ERO reviews are tailored to each service’s context and performance, within the overarching review framework. The aim is to provide information on aspects that are central to positive outcomes for children and useful to the service. 

1 Evaluation of Maungakaramea Playcentre

How well placed is Maungakaramea Playcentre to promote positive learning outcomes for children?

Not well placed

Requires further development

Well placed

Very well placed

ERO's findings that support this overall judgement are summarised below.

Background

Maungakaramea Playcentre is a small rural centre that operates as a parent cooperative. The centre practices are based on the Playcentre philosophy of families learning and growing together. The centre is open for two sessions per week and is licensed for up to twenty-six children from birth to school age.

Since the 2010 ERO report long-term members have worked to support the transition and retention of newer members into the centre. They have also worked on increasing members’ training levels. Course three training has been targeted as it enables the playcentre to run sessions independently and to qualify for Ministry of Education funding. The playcentre has had a high turnover of members and the roll is currently made up of mainly children under three years of age. Since the last ERO report the centre has been relicensed under the 2008 Early Childhood Regulations.

The centre operates as part of the Northland Playcentre Association. The Association is the umbrella organisation for twenty-three playcentres. Many of these centres are rural or semi-rural also with a high turnover of membership. The Association manages and distributes funding to the playcentres and provides qualification training for members. The Centre Support Workers carry out the administrative workload to enable members to focus on the programme. The Association has reviewed ways to make courses more manageable and accessible for rural members and has implemented a ‘course two in a term’ initiative.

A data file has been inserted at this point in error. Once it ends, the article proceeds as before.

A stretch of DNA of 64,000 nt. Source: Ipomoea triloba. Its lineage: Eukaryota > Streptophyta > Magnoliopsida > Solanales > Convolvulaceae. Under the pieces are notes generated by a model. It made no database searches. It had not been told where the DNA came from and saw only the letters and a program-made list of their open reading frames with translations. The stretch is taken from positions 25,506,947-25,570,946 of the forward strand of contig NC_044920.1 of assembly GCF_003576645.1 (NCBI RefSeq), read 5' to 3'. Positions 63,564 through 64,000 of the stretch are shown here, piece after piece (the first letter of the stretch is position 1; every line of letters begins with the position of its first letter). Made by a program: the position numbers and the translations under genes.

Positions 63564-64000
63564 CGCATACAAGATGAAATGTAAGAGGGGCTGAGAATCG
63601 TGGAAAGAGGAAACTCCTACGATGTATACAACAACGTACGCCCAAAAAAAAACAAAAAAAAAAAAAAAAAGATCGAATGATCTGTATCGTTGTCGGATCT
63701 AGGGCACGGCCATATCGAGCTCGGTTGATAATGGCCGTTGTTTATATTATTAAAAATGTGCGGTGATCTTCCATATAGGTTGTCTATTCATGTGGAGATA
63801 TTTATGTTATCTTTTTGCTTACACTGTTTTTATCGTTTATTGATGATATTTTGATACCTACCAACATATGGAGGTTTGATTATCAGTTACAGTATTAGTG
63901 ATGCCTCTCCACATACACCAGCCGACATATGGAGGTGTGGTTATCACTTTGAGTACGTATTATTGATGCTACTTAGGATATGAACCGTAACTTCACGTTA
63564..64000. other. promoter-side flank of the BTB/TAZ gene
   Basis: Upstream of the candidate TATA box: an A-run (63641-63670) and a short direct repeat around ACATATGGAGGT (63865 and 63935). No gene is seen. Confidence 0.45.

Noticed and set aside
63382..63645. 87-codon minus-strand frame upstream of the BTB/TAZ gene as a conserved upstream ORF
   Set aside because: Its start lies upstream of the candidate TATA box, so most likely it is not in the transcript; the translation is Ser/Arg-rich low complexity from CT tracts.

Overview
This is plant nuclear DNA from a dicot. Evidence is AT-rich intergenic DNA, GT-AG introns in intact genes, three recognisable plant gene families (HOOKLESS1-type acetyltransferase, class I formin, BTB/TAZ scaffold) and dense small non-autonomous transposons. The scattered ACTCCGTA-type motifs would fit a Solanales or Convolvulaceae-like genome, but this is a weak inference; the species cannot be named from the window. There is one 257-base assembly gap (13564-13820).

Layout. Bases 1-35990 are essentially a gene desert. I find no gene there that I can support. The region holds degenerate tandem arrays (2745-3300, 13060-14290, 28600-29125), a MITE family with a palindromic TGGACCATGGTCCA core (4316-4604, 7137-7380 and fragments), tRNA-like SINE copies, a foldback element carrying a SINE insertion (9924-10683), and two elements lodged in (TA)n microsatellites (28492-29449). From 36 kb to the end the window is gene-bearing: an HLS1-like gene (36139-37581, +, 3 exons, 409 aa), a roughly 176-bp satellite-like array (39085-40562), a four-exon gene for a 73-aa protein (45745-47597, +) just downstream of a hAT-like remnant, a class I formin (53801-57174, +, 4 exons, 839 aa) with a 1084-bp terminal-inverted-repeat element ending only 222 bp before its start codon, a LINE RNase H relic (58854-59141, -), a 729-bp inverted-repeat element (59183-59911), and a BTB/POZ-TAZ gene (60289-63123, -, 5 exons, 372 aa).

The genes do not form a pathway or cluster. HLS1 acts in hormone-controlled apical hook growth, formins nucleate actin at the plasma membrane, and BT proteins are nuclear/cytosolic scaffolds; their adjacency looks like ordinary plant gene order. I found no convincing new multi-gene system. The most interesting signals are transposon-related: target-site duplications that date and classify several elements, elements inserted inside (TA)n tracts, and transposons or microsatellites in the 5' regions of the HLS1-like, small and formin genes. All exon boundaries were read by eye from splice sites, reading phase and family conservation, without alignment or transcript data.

This review was part of a cluster of four playcentre reviews in the Northland Playcentre Association.

The Review Findings

Maungakaramea Playcentre is well placed to promote positive learning outcomes for children. Children are engaged and settled in the programme. Periods of sustained play are evident. Children lead their own play and use the learning environment to select resources independently. Some good learning conversations are held between adults and children. Members support children to develop leadership skills and encourage cooperative and imaginative play. An infant area is provided to foster their development. Infants are at ease with adults other than their parents.

Members collaborate in promoting learning by contributing to other children’s learning documents. There are some instances of children’s interests being identified and extended during the session. The Day Book is the main planning document and is used to record activities that are offered each session. This record would be more useful if it were evaluated at the end of each session to identify how the programme could be improved to further develop children’s learning experiences in the next session. Parents could also document how they continue developing children’s learning opportunities between sessions in the home environment. Teaching and learning practices could be further promoted amongst members if Centre Support Workers modelled good practice across the membership team.

Parents take responsibility for supporting their own children to transition into school. Many children leave playcentre to attend other early childhood centres from about three and a half years of age and older. Some parents prefer their children to attend kindergarten as a transition process prior to attending school.

Commitment to promoting a bicultural partnership with Māori whānau is evident in the Northland Playcentre Association policies and procedures. The Association has developed Te Roopu Whakaaro Kotahi as a forum to support whānau Maori in playcentres. However, bicultural practices now need to be further strengthened. The New Zealand Playcentre Association’s Te Tiriti O Waitangi Framework could be used to promote ongoing development if Association support is to impact authentically on bicultural practices in Northland Association Playcentres.

Association management systems provide a basic framework for operations. The Playcentre philosophy statement has been personalised to the Maungakaramea Playcentre. The quality of practices could be strengthened considerably by members fully embedding the playcentre’s philosophy into the programme. Strategic and annual planning is in place. Annual plans should now be linked to strategic plans and include timelines and details that ensure that the strategic plan is implemented over time. Self review should be used regularly as a tool to bring about improvement.

Key Next Steps

The quality of practices could be strengthened by members:

  • continuing to explore ways to improve planning, assessment and evaluation of children’s learning